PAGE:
We know seasonal changes can influence the human disposition—a condition called Seasonal Affective Disorder (SAD). Winter’s shorter days decrease our exposure to sunlight for long periods. This can alter the brain’s chemistry, causing increases in melatonin production and decreases in the production of serotonin, the compound that improves mood and social function.
Those who struggle with Seasonal Affective Disorder can experience a variety of symptoms, including loss of appetite, low energy, and a general sadness that persists until the days lengthen again in the spring. Since humans share a similar brain chemistry to dogs, it’s reasonable to wonder whether the winter doldrums also affect our pets.
Observed Behavioral Changes During Winter Months
One study in the U.K. found that one in three pet owners noticed changes in their pets’ behavior during winter months. Some of these included:
- More frequent barking
- Increases in aggression and destructive behavior
- Decreases in playfulness
- More time spent sleeping
- Weight loss or reduced appetite
- Increased shedding or loss of fur
While it stands to reason that dogs would be similarly affected by the seasons, it’s almost impossible to research the question objectively, and the study conducted in the U.K. only measured dog owners’ perceptions (not measurable changes in dog behavior).
Other Possible Explanations for Symptoms of SAD in Dogs
There may be other reasons why dogs appear to feel “meh” during cold, dark months. For one, we know that dogs often mirror their owners’ behaviors and moods. Dogs’ emotional capacity enables them to intuit or recognize certain human behaviors and respond in kind.
For example, a dog living with a human experiencing Seasonal Affective Disorder will notice a shift in the owners’ behavior to a more sedentary and low-energy lifestyle. The dog can pick up on the quiet or depressed feeling in the home, and begin to embody that same disposition as a way of adapting to his environment. And because of dogs’ attachment to their owners, they’re likely to stay close by, joining in whatever the human is doing, whether running around or lying low.
But the winter months may make it more difficult to get outside for exercise and play. The resulting accumulation of “inside time” may simply lead to boredom. Dogs thrive on physical activity, play, and smelling all the smells outside. When they’re deprived of this stimulation, they’re likely to feel bored, which can look a lot like depression.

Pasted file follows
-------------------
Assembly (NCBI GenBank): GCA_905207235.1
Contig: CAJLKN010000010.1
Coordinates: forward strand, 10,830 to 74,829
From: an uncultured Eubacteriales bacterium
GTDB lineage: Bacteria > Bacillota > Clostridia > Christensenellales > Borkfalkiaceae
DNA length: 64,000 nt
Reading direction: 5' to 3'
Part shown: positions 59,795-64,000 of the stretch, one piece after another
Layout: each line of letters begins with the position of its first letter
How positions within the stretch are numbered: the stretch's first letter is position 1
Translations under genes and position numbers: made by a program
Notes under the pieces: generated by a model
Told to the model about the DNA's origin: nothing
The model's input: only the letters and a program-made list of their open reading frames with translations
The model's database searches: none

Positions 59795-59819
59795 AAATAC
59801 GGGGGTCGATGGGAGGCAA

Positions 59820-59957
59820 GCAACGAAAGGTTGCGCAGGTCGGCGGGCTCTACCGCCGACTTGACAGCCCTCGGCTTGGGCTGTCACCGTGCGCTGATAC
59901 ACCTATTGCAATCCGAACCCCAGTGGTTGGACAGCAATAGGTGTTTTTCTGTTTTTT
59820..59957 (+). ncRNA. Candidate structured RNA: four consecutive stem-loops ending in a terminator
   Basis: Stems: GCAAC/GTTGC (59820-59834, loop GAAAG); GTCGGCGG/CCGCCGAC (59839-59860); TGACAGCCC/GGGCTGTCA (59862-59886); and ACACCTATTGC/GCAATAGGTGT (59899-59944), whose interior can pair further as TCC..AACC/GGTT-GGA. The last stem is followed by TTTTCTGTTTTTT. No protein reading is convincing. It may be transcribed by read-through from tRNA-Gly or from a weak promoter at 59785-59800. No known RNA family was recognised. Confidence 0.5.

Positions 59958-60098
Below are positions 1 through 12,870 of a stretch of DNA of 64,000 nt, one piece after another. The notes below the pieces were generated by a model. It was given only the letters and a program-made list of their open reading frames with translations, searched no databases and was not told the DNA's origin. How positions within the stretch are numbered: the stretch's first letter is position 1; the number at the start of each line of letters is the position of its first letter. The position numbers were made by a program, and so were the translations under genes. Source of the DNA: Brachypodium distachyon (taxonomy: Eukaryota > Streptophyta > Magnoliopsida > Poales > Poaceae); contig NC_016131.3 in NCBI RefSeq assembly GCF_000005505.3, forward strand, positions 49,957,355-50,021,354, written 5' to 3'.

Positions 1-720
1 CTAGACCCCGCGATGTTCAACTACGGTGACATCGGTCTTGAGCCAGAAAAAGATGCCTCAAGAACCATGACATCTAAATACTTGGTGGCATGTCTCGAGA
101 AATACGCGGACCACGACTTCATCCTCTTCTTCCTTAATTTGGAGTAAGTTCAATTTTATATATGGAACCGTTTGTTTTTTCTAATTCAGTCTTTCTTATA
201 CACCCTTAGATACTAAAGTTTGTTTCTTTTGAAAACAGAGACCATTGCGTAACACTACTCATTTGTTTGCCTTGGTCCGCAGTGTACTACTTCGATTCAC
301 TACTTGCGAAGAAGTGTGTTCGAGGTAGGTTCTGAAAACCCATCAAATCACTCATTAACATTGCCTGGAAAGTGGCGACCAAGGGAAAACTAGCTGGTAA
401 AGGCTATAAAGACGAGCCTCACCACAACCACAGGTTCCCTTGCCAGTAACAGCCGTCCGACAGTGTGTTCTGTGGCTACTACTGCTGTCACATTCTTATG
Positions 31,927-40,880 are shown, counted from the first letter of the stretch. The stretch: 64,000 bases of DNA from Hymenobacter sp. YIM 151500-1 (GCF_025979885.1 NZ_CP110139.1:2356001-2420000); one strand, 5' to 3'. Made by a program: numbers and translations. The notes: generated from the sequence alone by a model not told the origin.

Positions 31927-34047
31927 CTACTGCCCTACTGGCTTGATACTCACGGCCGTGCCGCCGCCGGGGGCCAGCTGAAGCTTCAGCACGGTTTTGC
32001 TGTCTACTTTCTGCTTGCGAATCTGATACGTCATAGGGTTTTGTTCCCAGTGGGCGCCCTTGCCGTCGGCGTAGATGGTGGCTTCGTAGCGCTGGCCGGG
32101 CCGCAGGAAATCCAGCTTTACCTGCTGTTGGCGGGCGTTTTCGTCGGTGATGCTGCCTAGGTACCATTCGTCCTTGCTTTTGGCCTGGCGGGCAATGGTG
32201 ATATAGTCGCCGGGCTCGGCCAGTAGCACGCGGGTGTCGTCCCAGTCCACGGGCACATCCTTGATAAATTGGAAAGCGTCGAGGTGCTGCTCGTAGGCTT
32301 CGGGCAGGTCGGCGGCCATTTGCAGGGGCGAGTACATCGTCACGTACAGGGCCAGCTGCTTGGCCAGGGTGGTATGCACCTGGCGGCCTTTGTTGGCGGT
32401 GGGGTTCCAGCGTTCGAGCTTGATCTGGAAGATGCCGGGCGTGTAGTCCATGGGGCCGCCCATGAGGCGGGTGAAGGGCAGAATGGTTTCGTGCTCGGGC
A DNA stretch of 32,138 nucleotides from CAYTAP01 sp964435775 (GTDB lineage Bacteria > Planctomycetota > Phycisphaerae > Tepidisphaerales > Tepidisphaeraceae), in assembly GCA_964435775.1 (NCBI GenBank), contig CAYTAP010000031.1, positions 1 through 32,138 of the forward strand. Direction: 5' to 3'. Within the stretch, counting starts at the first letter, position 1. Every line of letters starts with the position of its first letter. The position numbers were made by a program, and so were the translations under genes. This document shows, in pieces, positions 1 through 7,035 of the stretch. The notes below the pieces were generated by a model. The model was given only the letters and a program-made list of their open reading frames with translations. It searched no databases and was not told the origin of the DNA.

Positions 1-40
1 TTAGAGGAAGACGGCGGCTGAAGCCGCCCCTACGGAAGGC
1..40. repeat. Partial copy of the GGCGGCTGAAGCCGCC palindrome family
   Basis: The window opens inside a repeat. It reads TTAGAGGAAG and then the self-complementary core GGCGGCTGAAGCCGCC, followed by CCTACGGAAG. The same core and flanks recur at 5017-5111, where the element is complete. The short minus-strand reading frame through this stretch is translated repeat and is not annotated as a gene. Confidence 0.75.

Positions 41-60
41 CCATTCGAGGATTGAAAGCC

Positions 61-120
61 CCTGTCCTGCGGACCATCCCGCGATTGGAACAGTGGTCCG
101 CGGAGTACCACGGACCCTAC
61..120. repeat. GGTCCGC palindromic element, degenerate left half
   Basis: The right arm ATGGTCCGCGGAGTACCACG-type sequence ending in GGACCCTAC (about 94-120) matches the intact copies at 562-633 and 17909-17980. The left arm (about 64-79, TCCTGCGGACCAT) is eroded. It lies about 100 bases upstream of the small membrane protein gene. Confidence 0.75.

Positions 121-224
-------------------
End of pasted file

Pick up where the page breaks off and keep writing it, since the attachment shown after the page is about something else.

How to Help Your Dog through the Winter ‘Blah’
Whether or not dogs technically suffer from Seasonal Affective Disorder, there are things you can do to keep your dog happier and brighter if you notice her mood lagging in the winter.
- Fight the urge to hibernate, and get outside with your pet as much as possible, even if the weather isn’t ideal. The physical activity and exposure to sunlight (however dim) will help alleviate mood slumps.
- Try to increase light exposure as much as possible. Move your dog’s bed closer to the window that receives the most light during the day. Try to get outdoors for a walk (even a short walk) during the brightest part of the day. Or consider introducing artificial light into your home. Light boxes provide a substitute for the waning light during winter months, and these help return melatonin and serotonin to normal levels.
- Create playtime indoors. You definitely want to spend the bulk of your dog toy budget during winter, especially if you live in a cold climate! Invest in a few fun diversions or brain teasers, like this one, for your pet. Don’t just leave the toys lying around the house, but get down on the floor with your dog, play a little tug-of-war or fetch down the hallway. This mental stimulation and the interactive play will not only strengthen the bond between you and your pet but also stave off boredom and gloominess for both of you!
- Be careful with supplements. Humans experiencing Seasonal Affective Disorder are encouraged to take vitamin D, but this is not recommended for dogs. Too much vitamin D can be toxic to dogs, and most store-bought dog food provides sufficient vitamin D. Omega-3 fatty acids like fish oil, however, can help improve a dog’s cognitive function. But check with your veterinarian before adding this to your dog’s diet.
While we can’t say for sure that dogs are susceptible to Seasonal Affective Disorder, we know some owners see mood changes in their dogs during wintertime. Winter makes a lot of us want to hole up, stay warm, binge Netflix, and snuggle. But whether your dog shows any of the symptoms described here, stay mindful and keep an eye out for changes. And make an extra effort to keep your pet active, engaged, and having fun.
The information in this article is not a substitute for professional veterinary help.